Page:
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Turbo: New Electric Warriors From Burnley | Stallion EP


In the immediate post-punk era -late ‘70s – early ‘80s-, in U.K. when the DIY culture meant bands could release singles faster than anyone could keep up with, it wasn’t uncommon to see regional or themed compilation albums and cassettes. In 1980 freelance writer Nigel Burnham (aka Des Moines) from Leeds created a N.W.O.B.H.M. sampler entitled “New Electric Warriors” via Logo Records, that featured 16 unsung heroes that except Vardis (that actually offered a re-recording of one of their finest moments “If I were A King” that closes emphatically their “100 M.P.H.” LP) or Stormtrooper never managed to escape their underground role or won the attention of the masses, still their songs are more than just good or honest and dignified; they are hymns of Heavy Metal! And this legendary collection opens with Turbo’s “Running”, a catchy and pounding straight-forward track with a great groove to it. That was my first taste from Turbo that later, far more later heard all of their material on YouTube and managed to buy their Stallion 7” for about 30 to 35 euros on internet…

The band was formed in 1979 in Burnley, Lancashire, England (not to be confused with the NWOBHM/Hard Rock band Turbo, from Grimsby) and their name isn’t just a collector’s favorite in terms of rarity or big prices to resell one of their 7”. Mostly we are dealing with not such a popular moniker that will please anyone that will invest his money on their material that regular will find in a reasonable price. Their 1981 Demo featured Charged for Glory, Race for the Dawn (Midnight Mover), Running and Take My Life performed by Turbo was back then singer Des Horsfall, guitarists Pete Mayhew and Ian Blackburn, bassist Rick Payne and drummer Chris Day. So the Stallion 7” single is based on their demo (actually half of their demo plus the title track), as the band reworked in a more professional condition their ideas. The songs are full of enthusiasm, probably naïve lyrics but damn catchy tunes as the five young musicians were not attempting to impress others with an appearance of greater importance, talent, or culture than were actually possessed. “Stallion” is a nice rocker, full of intensity and eagerness, with heroic lyrics and a memorable, catchy chorus that would easily became a hit single if Turbo had any luck in their journey, but they didn’t…We talk about the excellent “Running” above while “Take My Life” is a love ballad that is rather generic but works fine as its emotional with backing vocals , the keyboards by Cris Riley and nice melody. The 3 track EP is characterized by its energy and the passion these guys were performing their material which was way above average and pleasing if not tempting to the ears. After this release and taking advantage of the momentum of their track on “New Electric Warriors” compilation in the previous year, Turbo received a fair bit of rock radio airplay and even playing at London’s classic Marquee Club while they filmed one of these shows on video too.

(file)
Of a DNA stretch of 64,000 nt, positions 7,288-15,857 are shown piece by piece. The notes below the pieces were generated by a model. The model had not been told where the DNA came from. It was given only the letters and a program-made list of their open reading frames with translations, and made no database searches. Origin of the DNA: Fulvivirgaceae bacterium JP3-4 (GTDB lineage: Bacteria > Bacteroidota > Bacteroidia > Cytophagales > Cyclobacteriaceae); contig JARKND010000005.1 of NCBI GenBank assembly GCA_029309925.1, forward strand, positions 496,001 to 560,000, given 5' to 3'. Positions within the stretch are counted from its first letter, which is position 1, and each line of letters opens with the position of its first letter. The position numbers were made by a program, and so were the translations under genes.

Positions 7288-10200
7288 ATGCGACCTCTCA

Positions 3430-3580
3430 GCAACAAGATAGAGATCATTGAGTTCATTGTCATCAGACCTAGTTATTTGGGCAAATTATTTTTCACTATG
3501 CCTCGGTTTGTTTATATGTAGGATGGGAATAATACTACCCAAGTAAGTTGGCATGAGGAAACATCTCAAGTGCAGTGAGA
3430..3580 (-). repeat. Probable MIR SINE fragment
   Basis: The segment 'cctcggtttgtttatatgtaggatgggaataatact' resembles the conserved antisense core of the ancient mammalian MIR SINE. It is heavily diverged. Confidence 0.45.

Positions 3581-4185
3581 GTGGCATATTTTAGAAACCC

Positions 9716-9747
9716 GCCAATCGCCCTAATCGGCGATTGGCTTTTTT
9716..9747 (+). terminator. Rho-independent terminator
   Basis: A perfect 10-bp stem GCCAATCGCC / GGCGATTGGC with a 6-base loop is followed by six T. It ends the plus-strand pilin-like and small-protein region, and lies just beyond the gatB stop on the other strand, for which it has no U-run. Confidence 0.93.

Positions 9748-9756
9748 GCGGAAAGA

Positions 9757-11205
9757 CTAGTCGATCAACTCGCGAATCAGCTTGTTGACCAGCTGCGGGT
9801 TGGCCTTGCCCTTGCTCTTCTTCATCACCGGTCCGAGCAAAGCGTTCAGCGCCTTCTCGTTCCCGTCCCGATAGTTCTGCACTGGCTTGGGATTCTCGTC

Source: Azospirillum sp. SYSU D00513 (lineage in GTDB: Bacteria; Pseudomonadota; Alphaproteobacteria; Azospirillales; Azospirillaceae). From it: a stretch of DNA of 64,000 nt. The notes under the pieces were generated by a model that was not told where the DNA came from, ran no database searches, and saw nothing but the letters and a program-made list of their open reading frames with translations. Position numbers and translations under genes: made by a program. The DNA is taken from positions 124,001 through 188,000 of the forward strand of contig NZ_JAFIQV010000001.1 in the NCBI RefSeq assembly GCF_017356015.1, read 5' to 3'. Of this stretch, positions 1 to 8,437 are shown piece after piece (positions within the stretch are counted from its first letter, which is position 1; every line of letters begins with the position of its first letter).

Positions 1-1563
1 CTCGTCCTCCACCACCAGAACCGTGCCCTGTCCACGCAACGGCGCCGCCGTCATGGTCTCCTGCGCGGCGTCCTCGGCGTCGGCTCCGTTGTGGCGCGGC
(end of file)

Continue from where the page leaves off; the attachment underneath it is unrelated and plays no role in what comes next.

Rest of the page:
Singer Des Horsfall accepted an offer to join Raw Deal from Leicester (later singing in “Lonewolf” 7” single, released on Neat Records in 1981, the moniker may ring a bell in die-hards of the genre as Raw Deal was formerly named Anvil, when Brian Ross was singing), while he is still active as a singer today with a semi-acoustic rock act called Kuschty Rye and all the other guys involved in Turbo’s early recordings unfortunately left, with only guitarist Pete Mayhew deciding to stay loyal. When their “Charged For Glory” single came out in 1982, Turbo had a very different line-up; Turbo was back then singer Steve McCann, guitarists Pete Mayhew and Paul Hartley (he later tried to play jazz and folk), bassist Chris Bartlett and drummer Pete Edmonds. And it’s remarkable that they managed to release a great follow-up to their debut EP, and with no big changes to the naked eye in their musical style. But Turbo never had any chance to succeed because after almost a year Pete Mayhew was tired of the new changes he had to face and decided to split up Turbo in 1984. Later Mayhew tried again with Silhouette (who recorded two singles in the mid-to-late 80s) before relocating to Germany and forming an AOR band called Turbo Red that released a self-titled album in 1991.

Giorgos Tsekas
Giorgos Tsekas
"Κάποτε Όταν Θα ‘χουμε Καιρό... Θα Σκεφτούμε Πάνω Στις Ιδέες Όλων Των Μεγάλων Στοχαστών, Θα Θαυμάσουμε Τους Πίνακες Όλων Των Μεγάλων Ζωγράφων, Θα Γελάσουμε Με Όλους Τους Χωρατατζήδες, Θα Φλερτάρουμε Όλες Τις Γυναίκες, Θα Διδάξουμε Όλους Τους Ανθρώπους" Μπ. Μπρεχτ

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